In light of the widely discussed political divide post the 2016 election, we investigate in this paper whether this divide extends to the preferences of individuals for commercial brands, media sources and nonprofit organizations and how it evolved post the election. Using publicly available social media data of over 150 million Twitter users' brand followerships we establish that commercial brands and organizations are affiliated with the consumers' political ideology. We create a mosaic of brand preferences that are associated with either sides of the political spectrum, which we term preference partisanship, and explore the extent to which the political divide manifests itself also in the daily lives of individuals. Moreover, we identify an increasing polarization in preference partisanship since Donald Trump became President of the United States. Consistent with compensatory consumption theory, we find the increase in polarization post-election is stronger for liberals relative to conservatives. From a brand perspective, we show that brands can affect their degree of the political polarization by taking a political stand. Finally, after coloring brands as conservative or liberal we investigate the systematic differences and commonalities between them. We provide a publicly available API that allows access to our data and results.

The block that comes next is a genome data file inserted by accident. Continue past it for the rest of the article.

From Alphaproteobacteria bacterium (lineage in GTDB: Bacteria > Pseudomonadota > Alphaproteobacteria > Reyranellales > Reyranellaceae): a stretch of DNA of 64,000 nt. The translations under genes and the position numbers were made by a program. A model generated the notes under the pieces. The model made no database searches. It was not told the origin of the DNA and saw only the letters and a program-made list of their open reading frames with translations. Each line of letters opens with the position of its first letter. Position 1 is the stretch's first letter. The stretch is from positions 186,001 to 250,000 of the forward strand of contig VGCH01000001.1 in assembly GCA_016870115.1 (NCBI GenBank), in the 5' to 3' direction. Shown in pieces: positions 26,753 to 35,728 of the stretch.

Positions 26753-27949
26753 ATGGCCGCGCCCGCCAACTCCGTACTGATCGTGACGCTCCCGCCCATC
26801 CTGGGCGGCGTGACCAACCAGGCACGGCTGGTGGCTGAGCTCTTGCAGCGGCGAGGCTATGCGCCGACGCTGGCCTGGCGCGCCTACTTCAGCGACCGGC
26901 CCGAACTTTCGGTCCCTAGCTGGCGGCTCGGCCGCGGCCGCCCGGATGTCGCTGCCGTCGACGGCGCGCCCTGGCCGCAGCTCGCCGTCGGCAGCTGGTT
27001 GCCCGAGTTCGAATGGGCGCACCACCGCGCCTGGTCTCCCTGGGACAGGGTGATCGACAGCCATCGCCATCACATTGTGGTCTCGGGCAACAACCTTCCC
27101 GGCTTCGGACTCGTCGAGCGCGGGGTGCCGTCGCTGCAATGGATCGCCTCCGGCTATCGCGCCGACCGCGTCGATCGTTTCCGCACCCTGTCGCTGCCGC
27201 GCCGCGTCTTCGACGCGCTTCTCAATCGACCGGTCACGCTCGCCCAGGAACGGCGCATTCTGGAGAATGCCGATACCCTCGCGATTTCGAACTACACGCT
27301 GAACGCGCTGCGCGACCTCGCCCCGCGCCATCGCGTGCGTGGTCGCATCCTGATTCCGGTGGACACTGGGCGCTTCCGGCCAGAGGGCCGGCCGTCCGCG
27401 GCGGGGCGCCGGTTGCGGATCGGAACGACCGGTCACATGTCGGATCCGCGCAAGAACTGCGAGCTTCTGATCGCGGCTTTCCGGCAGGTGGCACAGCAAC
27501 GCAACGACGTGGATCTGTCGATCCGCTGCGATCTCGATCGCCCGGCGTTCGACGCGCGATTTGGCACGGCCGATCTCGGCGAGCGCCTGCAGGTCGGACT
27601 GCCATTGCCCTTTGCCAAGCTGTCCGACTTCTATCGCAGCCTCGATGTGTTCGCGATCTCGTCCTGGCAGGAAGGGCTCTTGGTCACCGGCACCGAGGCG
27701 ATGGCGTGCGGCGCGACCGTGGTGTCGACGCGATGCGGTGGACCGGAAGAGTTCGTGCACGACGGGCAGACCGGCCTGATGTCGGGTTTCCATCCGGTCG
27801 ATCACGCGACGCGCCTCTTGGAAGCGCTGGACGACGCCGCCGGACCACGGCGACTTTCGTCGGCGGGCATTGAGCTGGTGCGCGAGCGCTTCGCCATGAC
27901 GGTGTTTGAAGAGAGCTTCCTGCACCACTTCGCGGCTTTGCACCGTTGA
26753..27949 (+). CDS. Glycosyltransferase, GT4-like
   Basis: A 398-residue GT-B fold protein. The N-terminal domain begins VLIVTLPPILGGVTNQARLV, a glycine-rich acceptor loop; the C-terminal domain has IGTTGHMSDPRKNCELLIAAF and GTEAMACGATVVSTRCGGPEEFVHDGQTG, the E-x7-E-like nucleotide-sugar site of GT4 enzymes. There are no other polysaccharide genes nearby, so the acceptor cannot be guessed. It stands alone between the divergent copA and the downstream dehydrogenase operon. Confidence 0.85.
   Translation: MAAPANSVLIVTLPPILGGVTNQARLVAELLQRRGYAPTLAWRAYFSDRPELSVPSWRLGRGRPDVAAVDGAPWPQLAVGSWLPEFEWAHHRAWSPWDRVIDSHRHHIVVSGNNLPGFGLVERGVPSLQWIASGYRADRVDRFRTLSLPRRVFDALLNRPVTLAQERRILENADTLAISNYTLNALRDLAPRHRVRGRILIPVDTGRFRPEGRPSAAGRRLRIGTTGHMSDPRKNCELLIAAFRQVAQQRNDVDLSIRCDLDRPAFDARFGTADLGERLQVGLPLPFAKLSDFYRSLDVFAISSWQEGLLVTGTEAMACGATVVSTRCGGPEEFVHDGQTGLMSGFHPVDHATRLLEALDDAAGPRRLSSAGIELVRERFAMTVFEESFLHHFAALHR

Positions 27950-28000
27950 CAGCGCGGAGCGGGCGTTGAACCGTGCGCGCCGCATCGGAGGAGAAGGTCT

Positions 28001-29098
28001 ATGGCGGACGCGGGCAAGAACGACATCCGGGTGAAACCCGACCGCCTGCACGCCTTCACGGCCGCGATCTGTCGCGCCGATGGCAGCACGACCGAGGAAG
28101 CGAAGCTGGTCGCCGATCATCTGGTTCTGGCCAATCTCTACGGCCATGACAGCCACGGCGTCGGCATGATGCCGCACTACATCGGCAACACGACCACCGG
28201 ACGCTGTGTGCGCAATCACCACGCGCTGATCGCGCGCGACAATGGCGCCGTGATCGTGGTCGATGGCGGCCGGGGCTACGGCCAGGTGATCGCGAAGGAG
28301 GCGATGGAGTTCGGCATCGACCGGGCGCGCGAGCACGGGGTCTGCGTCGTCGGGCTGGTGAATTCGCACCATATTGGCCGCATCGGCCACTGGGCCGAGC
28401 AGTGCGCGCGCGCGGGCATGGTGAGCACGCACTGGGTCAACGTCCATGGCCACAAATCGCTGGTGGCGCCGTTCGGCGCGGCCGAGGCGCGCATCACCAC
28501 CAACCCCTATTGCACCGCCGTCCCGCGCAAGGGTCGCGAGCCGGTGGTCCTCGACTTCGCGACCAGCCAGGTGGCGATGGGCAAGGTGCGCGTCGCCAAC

Netzer, Oded, Verena Schoenmueller, and Florian Stahl. "Polarized America: From Political Partisanship to Preference Partisanship." Columbia Business School, 2020.
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